JACKSON Mississippi's presidential turnout numbers dropped almost 75,000 over 2012 this year, in one of first elections in recent memory without any federal oversight of polls in the state.
"This year we had no federal monitors in Mississippi, and before this, and the longest I can remember, and the longest our staff can remember, and probably since 1965, half a century ago, we have had federal monitors in Mississippi," Mississippi Secretary of State Delbert Hosemann said during a Nov. 21 press conference about the results.
The monitors were a vestige of the Voting Rights Act, a safeguard against fraud and racial discrimination at the polls. Hosemann said other states had monitors this year, including Massachusetts, Rhode Island and Connecticut, adding that it indicated a major change in Mississippi.
"Mississippi turned a page in its electoral history this November 8," Hosemann said, "and those in Mississippi should be proud of what they did."
While the state operated without federal oversight, Hosemann said overall voter turnout dropped. "In the prior election, in 2012, we had slightly more people cast a ballot, about 1,285,000," Hosemann said. This year, the secretary of state's office reports that 1,209,357 Mississippians voted, out of 1,480,191 eligible voters.
The state certified 104,895 of the 112,967 absentee ballots received as valid.
The official results from the state election commission are not available until next week, but the secretary of state's office provided the Jackson Free Press with advance, unofficial numbers. These could change slightly before the finals are certified.
The numbers show that 485,131 Mississippians voted for Hillary Clinton, while 700,714 voted for Donald Trump. Libertarian Gary Johnson won the third largest chunk of the vote with 14,435.
Hinds County placed 67,594 votes for Clinton compared to its 25,275 for Trump.
Hosemann called the state's voter ID requirement a "success" this year, despite concerns that it is a frivolous tool to discourage minority participation. "Only 506 out of 1.2 million voters showed up without an ID," Hosemann said.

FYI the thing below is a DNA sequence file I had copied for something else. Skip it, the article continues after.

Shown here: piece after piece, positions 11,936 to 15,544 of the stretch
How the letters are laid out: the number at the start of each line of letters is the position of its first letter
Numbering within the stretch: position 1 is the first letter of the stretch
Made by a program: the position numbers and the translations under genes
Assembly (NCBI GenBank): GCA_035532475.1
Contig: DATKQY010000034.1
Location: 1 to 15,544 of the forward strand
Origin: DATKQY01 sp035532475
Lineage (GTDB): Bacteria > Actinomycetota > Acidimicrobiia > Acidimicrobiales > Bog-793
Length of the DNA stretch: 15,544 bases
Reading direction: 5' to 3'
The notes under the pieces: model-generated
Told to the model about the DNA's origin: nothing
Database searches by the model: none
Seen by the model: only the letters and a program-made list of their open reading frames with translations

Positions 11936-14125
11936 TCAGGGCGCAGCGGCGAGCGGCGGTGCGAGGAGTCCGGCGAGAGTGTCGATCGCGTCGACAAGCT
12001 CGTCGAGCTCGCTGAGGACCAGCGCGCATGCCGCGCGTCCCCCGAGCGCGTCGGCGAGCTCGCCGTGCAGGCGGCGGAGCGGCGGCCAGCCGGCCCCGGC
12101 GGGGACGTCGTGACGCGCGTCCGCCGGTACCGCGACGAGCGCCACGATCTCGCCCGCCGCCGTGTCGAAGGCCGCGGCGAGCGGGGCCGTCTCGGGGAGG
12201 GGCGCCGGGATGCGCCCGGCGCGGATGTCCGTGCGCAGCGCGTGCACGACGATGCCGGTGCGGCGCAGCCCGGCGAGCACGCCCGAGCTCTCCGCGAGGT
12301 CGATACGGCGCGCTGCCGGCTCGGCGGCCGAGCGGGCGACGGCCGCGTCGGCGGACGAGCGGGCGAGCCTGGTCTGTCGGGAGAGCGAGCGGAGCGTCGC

The secretary of state said his office had not pinned down how many people who were turned away for having no ID then came back and voted. The secretary did say, however, that his staff had set some counties, including Madison, for review in upcoming months, mostly to purge outdated and excessive voter rolls. For example, Hosemann said Madison's voter roll is at 170 percent of its population.
"We are going to visit eight counties shortly," Hosemann said, listing Madison, Noxubee, Issaquena, LeFleur, Amite, Covington, Grenada and Humphreys. He said purging the rolls before an election is illegal.
The final day for the presidential election is Dec. 19, when the election commission sends results to the Legislature for electors to cast their votes for Donald Trump for president.
Four races are ongoing with run-off elections on Nov. 29:
-Supreme Court District 3-1 between John Brady and Bobby Chamberlin
-Court of Appeals District 3-1 between Ed Hannan and Jack Wilson
-State House District 106 (Pearl River/Lamar counties) between John Corley and Greg Holcomb
-State House District 89 (Jones County) between Donnie Scroggin and Ron Swindall
Email city reporter Tim Summers Jr. at [email protected]. See more local news at jfp.ms/localnews.